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View Full Version : Confused about Aussie Open court surface, help?


Mansewerz
03-06-2009, 04:39 PM
During the Federer Korolev match, the commentators (I think Drysdale) mentioned that the slice and topspin sit up. At the US Open, it's not a factor for Federer because of the court speed, but the Aussie is slower so it was a factor here.

They were then saying that a big flat hitter had a very good chance at success (i.e. Korolev).

I don't get it. Isn't slice supposed to skid and stay low. For a low bouncing surface, like the Aussie (compared to the Rebound ace), it seems wrong.

Nadal_Freak
03-06-2009, 05:57 PM
Aussie Open is pretty neutral. I wouldn't call it high bouncing or low bouncing. Rebound Ace is not as high bouncing as it was hyped to be. I watched many matches and it doesn't seem that high bouncing. Nadal would've loved rebound ace if it was so.

GugaGuga
03-07-2009, 12:55 PM
A smoother surface will cause a slice to skid and stay low.

A more textured surface will cause it to "check" a bit and sit up.

Soft grass is ideal for a slice, as it will let the ball sit wickedly low.

Drysdale is no slouch of a tennis player, I would tend to trust his statement. I'm sure he's played on the courts down there, and I my impression is that they have been slowed down a bit.

Cl1ntrock
03-07-2009, 01:18 PM
i can answer for u i played on it..
Its a unique surface..its a bit softer than a normal hardcourt under your feet..
i played on it when i was brand new..and i thought it was a great surface because u could hit every shot..slice stays kinda low..but a topspin kicks up..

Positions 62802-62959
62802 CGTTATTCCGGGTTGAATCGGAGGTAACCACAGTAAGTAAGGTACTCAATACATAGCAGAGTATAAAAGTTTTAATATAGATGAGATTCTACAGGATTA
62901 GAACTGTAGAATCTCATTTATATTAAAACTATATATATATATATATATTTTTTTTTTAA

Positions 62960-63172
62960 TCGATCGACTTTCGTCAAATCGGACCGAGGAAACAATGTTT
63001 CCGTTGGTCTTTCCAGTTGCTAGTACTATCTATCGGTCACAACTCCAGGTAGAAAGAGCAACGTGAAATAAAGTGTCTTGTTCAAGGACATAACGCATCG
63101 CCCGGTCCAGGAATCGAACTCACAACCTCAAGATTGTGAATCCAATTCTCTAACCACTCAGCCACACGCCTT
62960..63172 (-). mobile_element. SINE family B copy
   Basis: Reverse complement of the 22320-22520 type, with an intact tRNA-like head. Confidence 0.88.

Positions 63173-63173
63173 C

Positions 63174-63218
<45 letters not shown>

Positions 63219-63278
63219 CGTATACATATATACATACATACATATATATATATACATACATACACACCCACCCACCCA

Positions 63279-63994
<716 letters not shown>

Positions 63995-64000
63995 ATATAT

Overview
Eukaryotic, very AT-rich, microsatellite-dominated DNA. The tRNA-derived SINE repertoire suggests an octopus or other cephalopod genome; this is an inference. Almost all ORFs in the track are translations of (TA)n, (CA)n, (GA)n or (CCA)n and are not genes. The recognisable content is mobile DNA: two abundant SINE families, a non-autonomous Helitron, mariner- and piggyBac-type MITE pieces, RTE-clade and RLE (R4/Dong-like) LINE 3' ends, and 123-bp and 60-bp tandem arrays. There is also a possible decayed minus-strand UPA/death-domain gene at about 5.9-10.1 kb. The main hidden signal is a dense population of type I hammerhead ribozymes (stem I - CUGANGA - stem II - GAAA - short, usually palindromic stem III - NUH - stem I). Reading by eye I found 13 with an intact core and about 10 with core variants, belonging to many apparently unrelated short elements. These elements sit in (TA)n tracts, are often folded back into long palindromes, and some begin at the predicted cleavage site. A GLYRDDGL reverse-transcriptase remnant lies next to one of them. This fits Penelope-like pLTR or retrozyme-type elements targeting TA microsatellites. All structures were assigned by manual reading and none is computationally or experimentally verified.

same for serve..u could slide it but kick it as well..the surface gets faster during the tourney as well..
but i thought coming from normal hardcourts it was pretty slow ...(when it was new) but very comfortable..
so the ball actually reacts 2 what u play..
Rebound..when it was new...ball kicks up like hellll...soo griddy..like sandpaper..kills the balls as well..

coloskier
03-07-2009, 02:00 PM
During the Federer Korolev match, the commentators (I think Drysdale) mentioned that the slice and topspin sit up. At the US Open, it's not a factor for Federer because of the court speed, but the Aussie is slower so it was a factor here.

They were then saying that a big flat hitter had a very good chance at success (i.e. Korolev).

I don't get it. Isn't slice supposed to skid and stay low. For a low bouncing surface, like the Aussie (compared to the Rebound ace), it seems wrong.

Slice only skids and stays low on fast surfaces. It sits up on slower surfaces and clay.